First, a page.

In this post that I simply named “contents” I open up a little bit more or less what I am gonna try to describe later. Let’s make it visual to give a better clue. I actually would so much love it if books had visual contents, too.

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street in Soho district

Hong Kong is divided in many districts which appeared to me as different countries. Impossible to visit all of them in one week, but the ones that I have seen I could compare in tens of sentences. An experience of visiting Manhattan, turning round the corner and finding yourself in a small civilizationless traditional Chinese village.

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skyline

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travel partner ❤

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Victoria Peak view

You hardly find as many incredible observation decks anywhere as in Hong Kong. Not a city for people with fear of heights! I am gonna share some popular as well as more secret spots with the best views 😉IMG_0835The food! My favorite topic when traveling! A lot to be said about Chinese food and Hong Kong eating/drinking culture, too!

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Aberdeen village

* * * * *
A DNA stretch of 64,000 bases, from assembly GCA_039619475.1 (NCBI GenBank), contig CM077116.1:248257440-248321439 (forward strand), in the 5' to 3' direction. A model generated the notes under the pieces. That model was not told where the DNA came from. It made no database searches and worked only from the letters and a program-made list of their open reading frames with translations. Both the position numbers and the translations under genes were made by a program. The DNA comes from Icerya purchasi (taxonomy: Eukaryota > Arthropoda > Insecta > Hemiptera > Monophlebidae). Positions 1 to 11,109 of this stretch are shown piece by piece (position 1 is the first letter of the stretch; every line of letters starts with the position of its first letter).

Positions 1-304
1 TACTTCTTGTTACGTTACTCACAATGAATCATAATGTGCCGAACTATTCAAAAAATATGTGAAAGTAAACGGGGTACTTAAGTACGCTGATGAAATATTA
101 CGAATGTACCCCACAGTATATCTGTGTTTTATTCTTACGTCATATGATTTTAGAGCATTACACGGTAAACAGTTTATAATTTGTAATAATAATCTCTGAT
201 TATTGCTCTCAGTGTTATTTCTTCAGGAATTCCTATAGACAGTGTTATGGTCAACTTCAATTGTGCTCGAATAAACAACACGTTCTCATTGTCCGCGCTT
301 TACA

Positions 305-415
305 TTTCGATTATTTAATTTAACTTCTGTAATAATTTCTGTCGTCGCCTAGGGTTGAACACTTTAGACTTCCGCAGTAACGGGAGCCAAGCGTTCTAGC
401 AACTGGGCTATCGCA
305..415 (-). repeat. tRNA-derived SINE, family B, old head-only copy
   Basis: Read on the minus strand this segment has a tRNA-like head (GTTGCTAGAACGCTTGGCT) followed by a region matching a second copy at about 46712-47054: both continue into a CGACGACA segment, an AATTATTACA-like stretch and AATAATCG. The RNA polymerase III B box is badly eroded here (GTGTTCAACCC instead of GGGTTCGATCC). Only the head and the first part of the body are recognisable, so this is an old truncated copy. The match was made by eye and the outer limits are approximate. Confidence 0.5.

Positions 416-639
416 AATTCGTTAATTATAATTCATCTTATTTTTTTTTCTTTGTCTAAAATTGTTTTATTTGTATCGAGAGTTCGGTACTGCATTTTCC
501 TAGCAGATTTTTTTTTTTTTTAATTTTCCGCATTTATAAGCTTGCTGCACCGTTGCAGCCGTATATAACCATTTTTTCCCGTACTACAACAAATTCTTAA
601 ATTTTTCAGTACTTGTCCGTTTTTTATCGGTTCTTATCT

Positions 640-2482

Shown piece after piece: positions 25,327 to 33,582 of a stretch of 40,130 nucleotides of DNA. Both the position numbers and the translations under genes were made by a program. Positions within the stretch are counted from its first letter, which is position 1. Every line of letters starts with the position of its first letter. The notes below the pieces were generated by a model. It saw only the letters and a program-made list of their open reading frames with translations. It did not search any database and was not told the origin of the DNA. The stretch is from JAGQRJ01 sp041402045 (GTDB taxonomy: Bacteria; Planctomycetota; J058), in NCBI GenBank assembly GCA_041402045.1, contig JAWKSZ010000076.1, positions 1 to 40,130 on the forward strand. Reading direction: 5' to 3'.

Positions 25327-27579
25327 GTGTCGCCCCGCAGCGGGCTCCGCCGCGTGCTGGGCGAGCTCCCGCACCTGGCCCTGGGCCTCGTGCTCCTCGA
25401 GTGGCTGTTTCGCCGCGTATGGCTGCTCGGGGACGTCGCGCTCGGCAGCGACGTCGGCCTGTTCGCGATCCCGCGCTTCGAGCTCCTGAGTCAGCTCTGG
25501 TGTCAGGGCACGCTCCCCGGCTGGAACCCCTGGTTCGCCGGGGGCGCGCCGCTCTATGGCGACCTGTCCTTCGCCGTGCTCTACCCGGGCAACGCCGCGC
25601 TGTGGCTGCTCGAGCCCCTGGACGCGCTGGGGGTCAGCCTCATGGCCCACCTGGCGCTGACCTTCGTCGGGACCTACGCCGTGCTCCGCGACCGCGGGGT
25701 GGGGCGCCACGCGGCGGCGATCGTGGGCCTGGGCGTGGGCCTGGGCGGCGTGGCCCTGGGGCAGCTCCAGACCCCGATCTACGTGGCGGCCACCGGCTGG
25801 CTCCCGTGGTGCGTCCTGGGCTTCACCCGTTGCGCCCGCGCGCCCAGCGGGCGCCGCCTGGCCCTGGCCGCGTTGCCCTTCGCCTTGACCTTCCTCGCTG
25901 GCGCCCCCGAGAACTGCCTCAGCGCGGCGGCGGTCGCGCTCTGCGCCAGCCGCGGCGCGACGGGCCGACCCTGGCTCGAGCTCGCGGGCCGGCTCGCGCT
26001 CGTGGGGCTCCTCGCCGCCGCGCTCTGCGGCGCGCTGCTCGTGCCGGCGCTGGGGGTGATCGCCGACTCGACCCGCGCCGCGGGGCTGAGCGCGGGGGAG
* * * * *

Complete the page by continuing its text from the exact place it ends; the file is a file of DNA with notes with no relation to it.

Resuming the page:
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Repulse Bay

Not only the city center is a place that attracts tourists. I was lucky to have enough time, fine weather and knowledge of transportation facilities to take rides to the furtherest corners of the islands, see the endless ocean, traditional districts with only locals and such wild hiking places that you would never guess to be in this modern place.

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The Big Buddha

IMG_1216I couldn’t believe it when reached one of the beaches and heard the total silence. Skyscrapers, huge port, highways, fast life pace of megapolis – this all doesn’t exist for you anymore when you drop your butt on cool sand in one of the well hidden bays.

There is just really so much about Hong Kong! If I wasn’t this lazy had more time I’d write a damn book about it! But let’s hope I can make it with at least couple more posts 🙂